Things that you will often get called about and you should learn how to manage are:

    1. Fever
    2. Chest Pain
    3. SOB
    4. Pt. fell out of bed
    5. Low urine output
    6. Mental Status changes
    7. HCT of &lt; 27
    8. Bleeding
    9. Abdominal Pain
    10. Increased or decreased HR, BP, and Glucose.
     
  6. Voxel

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    Any books you know of that has an algorithms for management of these TOP 10 encountered problems? Any specific recommendation for standing orders on your patients (baring any contraindications of course).
     
  7. jdaasbo

    jdaasbo Senior Member

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    I had cross coverage on my sub I, 20 to 30 patients. My Senior was the person I contacted when I needed orders "co-signed."
     
  8. dbiddy

    dbiddy Member

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    That sucks for you and your patients.
     
  9. Goofy

    Goofy Senior Member

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    Vox,

    Check out Interns survival guide. There is a palm format for this as well. This small book will get you through about 85% of late night pages.
     
  10. jdaasbo

    jdaasbo Senior Member

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    A little bit self righteous bdiddy?
     
  11. dbiddy

    dbiddy Member

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    Maybe so. I call em as I see em.
     
  12. Voxel,

    Check your private messages.
     
  13. Voxel

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    Thanks ST. Check your PM
     
  14. Pinky

    Pinky and the Brain

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    I've heard stories about one intern who used to give everyone he was cross-covering tylenol as "prophylaxis" for fevers so as not to be called as often. The story goes that his actions were eventually discovered and he was disciplined (dismissed from the program). I don't know if this is a real story or just another one of the many medical urban legends out there.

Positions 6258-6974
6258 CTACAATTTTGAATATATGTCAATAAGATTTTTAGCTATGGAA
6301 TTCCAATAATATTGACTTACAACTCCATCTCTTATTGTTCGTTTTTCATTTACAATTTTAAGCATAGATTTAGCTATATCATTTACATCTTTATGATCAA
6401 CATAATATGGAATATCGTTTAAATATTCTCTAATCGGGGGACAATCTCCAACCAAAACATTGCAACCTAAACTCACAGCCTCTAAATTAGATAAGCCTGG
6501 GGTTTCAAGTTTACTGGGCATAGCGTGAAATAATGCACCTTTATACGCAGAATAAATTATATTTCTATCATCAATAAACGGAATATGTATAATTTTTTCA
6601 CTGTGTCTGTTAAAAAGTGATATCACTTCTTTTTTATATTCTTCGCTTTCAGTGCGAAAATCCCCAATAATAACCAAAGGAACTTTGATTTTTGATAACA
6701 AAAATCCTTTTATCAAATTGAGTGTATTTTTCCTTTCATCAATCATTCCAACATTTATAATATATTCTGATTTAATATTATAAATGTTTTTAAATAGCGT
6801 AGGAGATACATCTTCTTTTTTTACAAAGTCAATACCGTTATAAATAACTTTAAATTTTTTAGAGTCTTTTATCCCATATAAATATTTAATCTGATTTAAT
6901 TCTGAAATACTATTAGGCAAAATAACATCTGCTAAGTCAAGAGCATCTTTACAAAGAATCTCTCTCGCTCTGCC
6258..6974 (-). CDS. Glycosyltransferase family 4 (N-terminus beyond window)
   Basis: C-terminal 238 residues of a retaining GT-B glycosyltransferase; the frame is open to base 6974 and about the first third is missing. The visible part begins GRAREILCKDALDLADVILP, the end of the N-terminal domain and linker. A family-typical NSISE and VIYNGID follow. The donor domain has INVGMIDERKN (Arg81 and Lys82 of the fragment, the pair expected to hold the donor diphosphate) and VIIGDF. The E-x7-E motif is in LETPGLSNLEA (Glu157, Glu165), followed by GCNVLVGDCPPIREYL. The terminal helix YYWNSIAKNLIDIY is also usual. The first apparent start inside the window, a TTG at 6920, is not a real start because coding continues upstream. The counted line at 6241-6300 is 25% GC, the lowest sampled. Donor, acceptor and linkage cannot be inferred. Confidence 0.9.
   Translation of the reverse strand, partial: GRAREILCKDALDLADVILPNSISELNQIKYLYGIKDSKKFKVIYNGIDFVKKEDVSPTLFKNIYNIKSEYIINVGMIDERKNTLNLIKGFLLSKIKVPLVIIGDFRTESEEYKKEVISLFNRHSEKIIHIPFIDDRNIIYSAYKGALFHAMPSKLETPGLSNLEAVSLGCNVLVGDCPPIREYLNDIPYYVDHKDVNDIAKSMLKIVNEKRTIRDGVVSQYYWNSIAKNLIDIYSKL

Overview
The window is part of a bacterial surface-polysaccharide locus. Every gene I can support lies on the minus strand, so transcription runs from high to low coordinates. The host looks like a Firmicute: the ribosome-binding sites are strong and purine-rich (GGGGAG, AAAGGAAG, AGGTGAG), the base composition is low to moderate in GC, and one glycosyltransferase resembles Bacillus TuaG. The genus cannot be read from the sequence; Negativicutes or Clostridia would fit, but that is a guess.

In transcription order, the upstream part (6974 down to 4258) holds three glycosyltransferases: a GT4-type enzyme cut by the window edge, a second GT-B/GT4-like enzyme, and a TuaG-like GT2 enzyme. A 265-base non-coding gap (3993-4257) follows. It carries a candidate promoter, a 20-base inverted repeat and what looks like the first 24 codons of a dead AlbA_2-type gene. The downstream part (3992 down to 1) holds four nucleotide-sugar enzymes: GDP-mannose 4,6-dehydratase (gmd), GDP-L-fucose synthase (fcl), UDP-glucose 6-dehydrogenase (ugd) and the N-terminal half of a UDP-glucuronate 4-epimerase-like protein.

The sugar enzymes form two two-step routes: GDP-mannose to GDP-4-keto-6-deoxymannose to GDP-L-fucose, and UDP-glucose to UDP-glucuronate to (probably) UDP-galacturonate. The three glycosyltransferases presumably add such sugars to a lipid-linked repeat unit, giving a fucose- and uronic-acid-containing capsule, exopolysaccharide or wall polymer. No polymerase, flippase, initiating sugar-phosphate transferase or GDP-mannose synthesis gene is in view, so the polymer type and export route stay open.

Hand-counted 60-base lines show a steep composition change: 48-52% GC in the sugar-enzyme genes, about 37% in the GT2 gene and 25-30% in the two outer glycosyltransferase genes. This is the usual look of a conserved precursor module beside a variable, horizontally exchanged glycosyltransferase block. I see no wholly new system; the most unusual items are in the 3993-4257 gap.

15. denise

    denise Member

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    I will have to say as an intern, I think it is kind of risky to write for too many prn meds. The only one I write for is Restoril (that is what my hospital uses). I usually do not even write for tylenol for temps, only if the pt came in with one and I have already evaluated them. Actually, the way I look at it is I am staying the night at this place, so why not just get up and go see the pt! Just this year, I have seen haldol given (by the intern) for "agitation" reported by the nurse, one guy had acute CHF (low O2 can make anyone funny) and the other guy perforated his tic and was septic (it is amazing what sepsis can do). See, as soon as that nurse calls you, he/she writes in the little chart, Dr. X notified. So, now it is your butt on the line. Actually, I just had a case this week, the nuclear med tech calls to tell me the pt (whom has Downs and a major VSD) will not lay down for his HIDA scan. So, I said "I'll be there in a minute" Well, I go there, and sure enough Buddy does not want to lay down. Remember, he has Downs, so I start asking him questions. I look down at his O2 tank, and it is empty!! I was upset, and did a little talking to the tech. His pulse Ox was 80% on rm. air. He came down on 6L n/c. So, another reason. . .We are interns and residents, it is our job to evaluate as much as possible; just get up and go look for yourself!!
     
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  17. ghostcow

    ghostcow Member

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    fine point but...6L NC is very uncomfortable, try it, anything above around 4L NC and should move on to a diff. O2 delivery system.
    PEACE